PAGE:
Listen to part of a lecture in an environmental conservation class.
Next I want to talk about the collapse of the North American cod population.
Let's look at Cape Cod, in the northeastern United States.
The area was named Cape Cod because there were so many cod fish in the waters just off its shores, so many that the first Europeans who fished there in the seventeenth century reported it was better than in Newfoundland, Canada.
At the time, Newfoundland's cod fishery was so rich that people said it was possible just to lower a bucket in the water, pull it out, and it'd be full of cod.
But Cape Cod was even better.
So the fishing industry there did great until, after the 1940s, uh, there were simply too many fishing vessels, sophisticated vessels, competing for fewer and fewer fish.
In the 1940s, there were still about 400 million pounds of fish caught at Cape Cod every year.
Just 50 years later, though, by the 1990s, commercial cod fishing there had become unprofitable; the annual catch had gone down to about five percent of its 1940s level.
And here's what's so fascinating.
As more and more fishing vessels with better and better fishing technology were competing for cod, this competition was causing changes to the biology of the fish and these changes were making it more and more difficult for the cod population to sustain itself.
[incredulously] Changes to the biology of the fish?
Well, if a cod fish could reproduce earlier than usual, it'd have a better chance of passing on its genes to the next generation before being caught, right?
And sure enough, biologists noticed that around Cape Cod, the cod were beginning to mature at an earlier age than normal.
Prior to the population collapse, cod usually took about 8 to 10 years to fully mature, to start to reproduce, uh, and they lived around 40 years total.
So cod had about 30 years of active reproductive life.
But now cod were beginning to reproduce at a younger age, at 3 to 4 years old.
And they were living shorter lives because they were being caught, so they had fewer years within which to reproduce.
Additionally, even though some fish in the population were maturing at an earlier age, none was actually growing faster.
No cod has a way of speeding up its rate of growth. So the younger reproductive age actually meant that smaller fish were reproducing.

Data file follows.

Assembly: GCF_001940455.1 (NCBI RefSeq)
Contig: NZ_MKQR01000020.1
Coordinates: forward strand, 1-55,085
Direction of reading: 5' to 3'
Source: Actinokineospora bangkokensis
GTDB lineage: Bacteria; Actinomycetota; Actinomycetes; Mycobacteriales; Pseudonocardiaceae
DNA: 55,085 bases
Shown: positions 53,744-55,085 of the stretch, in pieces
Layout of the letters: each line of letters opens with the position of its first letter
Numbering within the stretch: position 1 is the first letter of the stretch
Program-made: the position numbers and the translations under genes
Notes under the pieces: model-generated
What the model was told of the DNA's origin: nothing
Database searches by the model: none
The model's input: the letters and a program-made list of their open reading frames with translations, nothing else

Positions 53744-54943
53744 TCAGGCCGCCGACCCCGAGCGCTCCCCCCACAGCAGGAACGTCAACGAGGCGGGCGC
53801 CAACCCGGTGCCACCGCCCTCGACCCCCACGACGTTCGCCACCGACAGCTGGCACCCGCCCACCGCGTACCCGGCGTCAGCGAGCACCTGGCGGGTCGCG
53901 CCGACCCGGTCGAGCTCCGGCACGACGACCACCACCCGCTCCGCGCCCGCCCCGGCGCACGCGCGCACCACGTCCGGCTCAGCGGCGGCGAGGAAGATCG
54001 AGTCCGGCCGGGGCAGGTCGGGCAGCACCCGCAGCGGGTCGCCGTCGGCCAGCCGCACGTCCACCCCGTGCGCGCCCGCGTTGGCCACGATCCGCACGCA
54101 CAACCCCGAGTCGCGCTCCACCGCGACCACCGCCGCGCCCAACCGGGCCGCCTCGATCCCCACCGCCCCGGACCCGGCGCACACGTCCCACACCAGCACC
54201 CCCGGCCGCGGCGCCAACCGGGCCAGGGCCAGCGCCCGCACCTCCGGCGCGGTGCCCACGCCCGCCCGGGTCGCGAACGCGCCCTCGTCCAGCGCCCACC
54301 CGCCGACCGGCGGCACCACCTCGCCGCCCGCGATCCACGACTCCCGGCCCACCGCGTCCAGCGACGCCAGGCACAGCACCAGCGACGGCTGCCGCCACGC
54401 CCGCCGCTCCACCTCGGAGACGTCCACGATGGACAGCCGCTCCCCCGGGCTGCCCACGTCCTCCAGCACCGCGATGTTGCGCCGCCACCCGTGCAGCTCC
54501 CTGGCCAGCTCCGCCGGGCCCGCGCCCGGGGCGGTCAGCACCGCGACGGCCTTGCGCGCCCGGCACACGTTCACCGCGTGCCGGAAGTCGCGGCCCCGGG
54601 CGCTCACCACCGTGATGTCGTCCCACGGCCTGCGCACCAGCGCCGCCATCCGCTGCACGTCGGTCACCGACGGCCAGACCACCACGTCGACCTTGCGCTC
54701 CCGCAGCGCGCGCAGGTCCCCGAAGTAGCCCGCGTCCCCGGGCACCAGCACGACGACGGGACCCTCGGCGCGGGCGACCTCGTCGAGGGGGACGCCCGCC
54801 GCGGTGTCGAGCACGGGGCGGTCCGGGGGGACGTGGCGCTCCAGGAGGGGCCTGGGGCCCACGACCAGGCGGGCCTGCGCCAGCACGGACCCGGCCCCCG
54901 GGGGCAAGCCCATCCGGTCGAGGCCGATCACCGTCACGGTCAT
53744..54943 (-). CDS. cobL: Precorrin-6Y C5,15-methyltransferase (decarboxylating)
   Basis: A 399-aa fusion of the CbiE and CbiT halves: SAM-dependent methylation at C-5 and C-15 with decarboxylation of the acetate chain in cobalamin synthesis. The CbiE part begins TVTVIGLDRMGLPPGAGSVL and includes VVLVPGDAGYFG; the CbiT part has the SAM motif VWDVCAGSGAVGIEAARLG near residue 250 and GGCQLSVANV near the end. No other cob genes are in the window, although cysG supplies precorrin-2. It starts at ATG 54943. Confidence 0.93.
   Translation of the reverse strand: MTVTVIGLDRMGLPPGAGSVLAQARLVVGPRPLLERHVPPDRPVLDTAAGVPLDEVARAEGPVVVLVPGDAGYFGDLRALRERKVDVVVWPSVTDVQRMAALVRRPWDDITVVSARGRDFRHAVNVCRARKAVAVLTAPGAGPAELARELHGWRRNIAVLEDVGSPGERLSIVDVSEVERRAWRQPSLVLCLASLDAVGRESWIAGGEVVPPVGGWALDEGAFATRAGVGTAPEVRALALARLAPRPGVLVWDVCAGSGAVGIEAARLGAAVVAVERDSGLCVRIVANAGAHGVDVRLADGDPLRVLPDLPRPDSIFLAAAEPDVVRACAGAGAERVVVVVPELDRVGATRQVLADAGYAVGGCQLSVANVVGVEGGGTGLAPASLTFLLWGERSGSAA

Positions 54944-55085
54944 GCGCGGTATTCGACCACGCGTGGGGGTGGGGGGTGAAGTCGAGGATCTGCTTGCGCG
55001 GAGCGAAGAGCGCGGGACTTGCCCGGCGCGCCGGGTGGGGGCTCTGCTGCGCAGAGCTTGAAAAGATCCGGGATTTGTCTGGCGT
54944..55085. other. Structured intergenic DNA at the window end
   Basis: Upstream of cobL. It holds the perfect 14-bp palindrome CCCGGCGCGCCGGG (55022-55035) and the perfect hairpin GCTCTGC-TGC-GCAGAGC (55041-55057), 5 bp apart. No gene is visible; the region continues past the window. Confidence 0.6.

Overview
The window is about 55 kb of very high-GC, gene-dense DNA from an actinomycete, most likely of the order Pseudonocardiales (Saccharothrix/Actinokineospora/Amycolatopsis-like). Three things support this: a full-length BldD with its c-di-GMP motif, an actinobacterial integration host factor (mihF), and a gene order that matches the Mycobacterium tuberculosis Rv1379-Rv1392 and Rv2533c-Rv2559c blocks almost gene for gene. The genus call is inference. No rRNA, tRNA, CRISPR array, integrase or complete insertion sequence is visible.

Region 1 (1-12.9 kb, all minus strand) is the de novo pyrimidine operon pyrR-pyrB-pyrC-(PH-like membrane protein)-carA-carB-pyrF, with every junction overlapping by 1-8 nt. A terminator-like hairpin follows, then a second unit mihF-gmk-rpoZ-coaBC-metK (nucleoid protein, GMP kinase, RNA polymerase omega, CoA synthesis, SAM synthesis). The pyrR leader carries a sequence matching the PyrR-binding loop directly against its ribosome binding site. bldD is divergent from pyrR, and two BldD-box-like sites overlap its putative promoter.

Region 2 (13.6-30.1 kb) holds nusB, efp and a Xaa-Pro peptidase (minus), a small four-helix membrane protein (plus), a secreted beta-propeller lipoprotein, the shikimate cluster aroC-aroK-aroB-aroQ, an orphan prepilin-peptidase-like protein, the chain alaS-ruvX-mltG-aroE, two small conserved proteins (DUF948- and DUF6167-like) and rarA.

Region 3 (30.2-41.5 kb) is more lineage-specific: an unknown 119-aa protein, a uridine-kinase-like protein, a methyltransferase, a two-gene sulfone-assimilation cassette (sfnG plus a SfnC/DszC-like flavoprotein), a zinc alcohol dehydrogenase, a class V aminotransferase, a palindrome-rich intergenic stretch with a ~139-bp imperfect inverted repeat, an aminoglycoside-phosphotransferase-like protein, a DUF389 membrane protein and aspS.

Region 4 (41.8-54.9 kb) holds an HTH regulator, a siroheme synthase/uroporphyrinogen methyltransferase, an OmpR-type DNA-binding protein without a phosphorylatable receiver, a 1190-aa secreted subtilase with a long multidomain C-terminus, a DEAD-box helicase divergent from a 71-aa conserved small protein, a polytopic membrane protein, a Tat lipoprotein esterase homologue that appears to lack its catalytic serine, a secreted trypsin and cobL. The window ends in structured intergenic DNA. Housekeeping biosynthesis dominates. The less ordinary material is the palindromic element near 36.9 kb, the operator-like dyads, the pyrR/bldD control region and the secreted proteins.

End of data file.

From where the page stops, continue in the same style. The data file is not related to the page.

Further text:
And, when you are a small cod reproducing, you produce fewer eggs than a large cod... the smaller cod simply don't have the body mass to produce as many eggs.
The overfishing pressure on the cod population was pushing the cod into an evolutionary corner. they were having a harder and harder time surviving.
But what can be done to prevent other scenarios like this?
I mean, obviously we need a better way to manage environmental resources.
Well, what do you guys suggest?Carol?
Hmm... uh, maybe privatize the resource?
A private owner would want to manage the resource efficiently in a sustainable way.
[encouragingly, but wants her to consider more carefully] OK, but the problem is, privatization doesn't necessarily result in better management of an environmental resource.
Any ideas why it wouldn't?
Well, an individual owner might not properly assess the limits of the resource. so they could be just as prone to overexploiting that resource as a group, where lots of people have access to it.
Yes. Well, like in the 1970s, when it was already clear the North American cod population was declining dramatically.
The U.S. and Canada declared a 200-mile exclusive economic zone in the waters around Cape Cod.
By declaring an exclusive economic zone, you see, these two countries were trying to extend their territorial waters.
Basically, it was as if they were saying, "We're the private owners.we own these waters, so we own the rights to the fish in them too."
Essentially, the two countries told fishing vessels trawlers from all other nations to get out of the cod-fishing area.
You'd think that'd be good news for the cod because there'd be less fishing.
However, the U.S. and Canada wanted to expel foreign trawlers only in order to increase the numbers of their own fishing fleets.
The total number of fishing trawlers actually increased.
Another possible solution, pass laws that regulate use of the resource.
But for regulation to be effective, penalties for breaking the law have to be large enough to deter violators.